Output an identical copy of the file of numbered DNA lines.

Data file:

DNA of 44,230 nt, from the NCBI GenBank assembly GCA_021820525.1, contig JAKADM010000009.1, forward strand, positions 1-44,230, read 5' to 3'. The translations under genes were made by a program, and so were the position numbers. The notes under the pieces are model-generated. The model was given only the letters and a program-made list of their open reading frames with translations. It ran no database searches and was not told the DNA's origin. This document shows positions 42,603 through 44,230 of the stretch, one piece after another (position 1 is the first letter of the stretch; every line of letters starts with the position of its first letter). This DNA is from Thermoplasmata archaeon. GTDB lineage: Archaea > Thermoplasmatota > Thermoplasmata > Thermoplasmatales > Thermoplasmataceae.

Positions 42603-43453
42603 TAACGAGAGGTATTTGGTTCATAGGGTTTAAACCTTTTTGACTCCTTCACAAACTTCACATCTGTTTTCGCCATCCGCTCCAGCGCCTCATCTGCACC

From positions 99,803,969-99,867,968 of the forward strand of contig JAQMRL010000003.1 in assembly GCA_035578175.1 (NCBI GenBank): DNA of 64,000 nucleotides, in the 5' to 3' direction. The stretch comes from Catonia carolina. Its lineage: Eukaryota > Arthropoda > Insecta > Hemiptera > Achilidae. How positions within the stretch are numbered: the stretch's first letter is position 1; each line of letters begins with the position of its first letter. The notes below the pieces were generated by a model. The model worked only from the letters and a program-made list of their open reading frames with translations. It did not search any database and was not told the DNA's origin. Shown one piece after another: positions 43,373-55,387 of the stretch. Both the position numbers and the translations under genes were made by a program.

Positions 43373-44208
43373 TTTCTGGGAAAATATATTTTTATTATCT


DNA of 44,230 nt, from the NCBI GenBank assembly GCA_021820525.1, contig JAKADM010000009.1, forward strand, positions 1-44,230, read 5' to 3'. The translations under genes were made by a program, and so were the position numbers. The notes under the pieces are model-generated. The model was given only the letters and a program-made list of their open reading frames with translations. It ran no database searches and was not told the DNA's origin. This document shows positions 42,603 through 44,230 of the stretch, one piece after another (position 1 is the first letter of the stretch; every line of letters starts with the position of its first letter). This DNA is from Thermoplasmata archaeon. GTDB lineage: Archaea > Thermoplasmatota > Thermoplasmata > Thermoplasmatales > Thermoplasmataceae.

Positions 42603-43453
42603 TAACGAGAGGTATTTGGTTCATAGGGTTTAAACCTTTTTGACTCCTTCACAAACTTCACATCTGTTTTCGCCATCCGCTCCAGCGCCTCATCTGCACC

From positions 99,803,969-99,867,968 of the forward strand of contig JAQMRL010000003.1 in assembly GCA_035578175.1 (NCBI GenBank): DNA of 64,000 nucleotides, in the 5' to 3' direction. The stretch comes from Catonia carolina. Its lineage: Eukaryota > Arthropoda > Insecta > Hemiptera > Achilidae. How positions within the stretch are numbered: the stretch's first letter is position 1; each line of letters begins with the position of its first letter. The notes below the pieces were generated by a model. The model worked only from the letters and a program-made list of their open reading frames with translations. It did not search any database and was not told the DNA's origin. Shown one piece after another: positions 43,373-55,387 of the stretch. Both the position numbers and the translations under genes were made by a program.

Positions 43373-44208
43373 TTTCTGGGAAAATATATTTTTATTATCT